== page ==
I wish you had taught me...
Thus is succinct and reasoned advice. Couldn't agree more.
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Ben Finkel
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My standard is:

Go through the object of the game: score 7 points or flatline.

Go through types of Corp cards: agendas, assets, operations, upgrades, and ICE. Show their costs and trash costs, and explain how rezzing works. Just briefly cover that ICE protects servers - we'll go into more detail later.

Tell the player that if they see multiple cards installed in a remote server, they know at least one is an upgrade and that at most one is an agenda or asset.

Go through the runner card types: events, resources, hardware, and programs. Show that all runner cards are paid for when they're played. Explain that resources are vulnerable if you're tagged.

Divvy up programs into icebreakers and "utility" cards. Explain that non-icebreaker programs mostly just do what they say on the tin, and icebreakers help you avoid suffering ICE's effects.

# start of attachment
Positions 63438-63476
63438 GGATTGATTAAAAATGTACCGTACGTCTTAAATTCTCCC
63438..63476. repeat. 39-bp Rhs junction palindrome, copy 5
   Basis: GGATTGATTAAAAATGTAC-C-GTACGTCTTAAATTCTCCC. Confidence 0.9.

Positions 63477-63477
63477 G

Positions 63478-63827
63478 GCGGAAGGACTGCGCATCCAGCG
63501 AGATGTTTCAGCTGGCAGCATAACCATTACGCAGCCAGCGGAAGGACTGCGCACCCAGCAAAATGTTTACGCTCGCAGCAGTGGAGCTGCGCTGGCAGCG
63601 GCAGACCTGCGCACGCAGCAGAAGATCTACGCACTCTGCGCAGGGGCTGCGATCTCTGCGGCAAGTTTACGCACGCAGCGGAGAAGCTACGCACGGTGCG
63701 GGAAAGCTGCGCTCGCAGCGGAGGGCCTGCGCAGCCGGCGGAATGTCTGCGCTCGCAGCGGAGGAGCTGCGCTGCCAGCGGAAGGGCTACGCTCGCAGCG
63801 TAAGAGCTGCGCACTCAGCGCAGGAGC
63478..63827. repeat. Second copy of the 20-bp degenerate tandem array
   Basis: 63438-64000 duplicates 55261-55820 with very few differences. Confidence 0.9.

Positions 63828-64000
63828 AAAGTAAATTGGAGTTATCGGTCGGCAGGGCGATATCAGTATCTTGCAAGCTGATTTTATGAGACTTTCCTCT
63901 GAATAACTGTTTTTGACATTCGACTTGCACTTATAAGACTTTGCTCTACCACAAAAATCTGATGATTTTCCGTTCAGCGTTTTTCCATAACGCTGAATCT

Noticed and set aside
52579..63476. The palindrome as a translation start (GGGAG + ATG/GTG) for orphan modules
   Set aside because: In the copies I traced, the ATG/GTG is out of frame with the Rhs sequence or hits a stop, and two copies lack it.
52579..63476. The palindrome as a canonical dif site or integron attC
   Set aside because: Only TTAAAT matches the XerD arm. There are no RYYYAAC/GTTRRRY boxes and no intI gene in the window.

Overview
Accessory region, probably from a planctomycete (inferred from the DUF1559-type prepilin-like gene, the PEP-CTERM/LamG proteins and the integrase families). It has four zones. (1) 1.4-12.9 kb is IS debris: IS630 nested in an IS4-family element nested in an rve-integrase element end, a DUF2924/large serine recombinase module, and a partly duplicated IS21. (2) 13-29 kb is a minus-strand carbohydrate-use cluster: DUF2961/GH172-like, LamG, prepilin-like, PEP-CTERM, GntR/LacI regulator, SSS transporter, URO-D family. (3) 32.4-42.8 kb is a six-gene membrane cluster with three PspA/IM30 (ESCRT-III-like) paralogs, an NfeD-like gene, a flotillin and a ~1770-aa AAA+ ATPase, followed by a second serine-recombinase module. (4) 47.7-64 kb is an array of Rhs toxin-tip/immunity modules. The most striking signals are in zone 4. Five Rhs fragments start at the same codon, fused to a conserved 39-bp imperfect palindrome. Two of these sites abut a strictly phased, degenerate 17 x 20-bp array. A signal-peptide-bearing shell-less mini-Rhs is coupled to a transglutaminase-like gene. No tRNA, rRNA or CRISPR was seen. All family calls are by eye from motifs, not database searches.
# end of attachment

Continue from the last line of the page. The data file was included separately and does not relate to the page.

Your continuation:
Run through some ICE examples. Start with some NON-end-the-run ICE, demonstrating the important fact that runners need not always break ICE. Then show some end-the-run ICE, then add in icebreakers to the equation.

Cover traces and damage. Reiterate how flatlining works.

Now here's an important bit: go through the tricks and surprises of the decks you're teaching with. If you have ambushes, show them what they do and explain how to deal with them. If the runner deck has bypassing effects, explain how those work. Etc. Players are pretty uncomfortable with asking about cards in their hands, so ideally you want to answer those questions before they arise. Players also hate suddenly losing to effects they never knew existed, so tell them up front about Scorched Earth, Psychographics, Ronin, Janus, etc.

During your first game, give them tons of advice. If they start running into your tricks, let them know how much left they have to fear, or how to start preparing (i.e. "you hit one Snare!, and I only have one left in the deck. You might be able to start being a bit more adventurous, but don't forget it's there").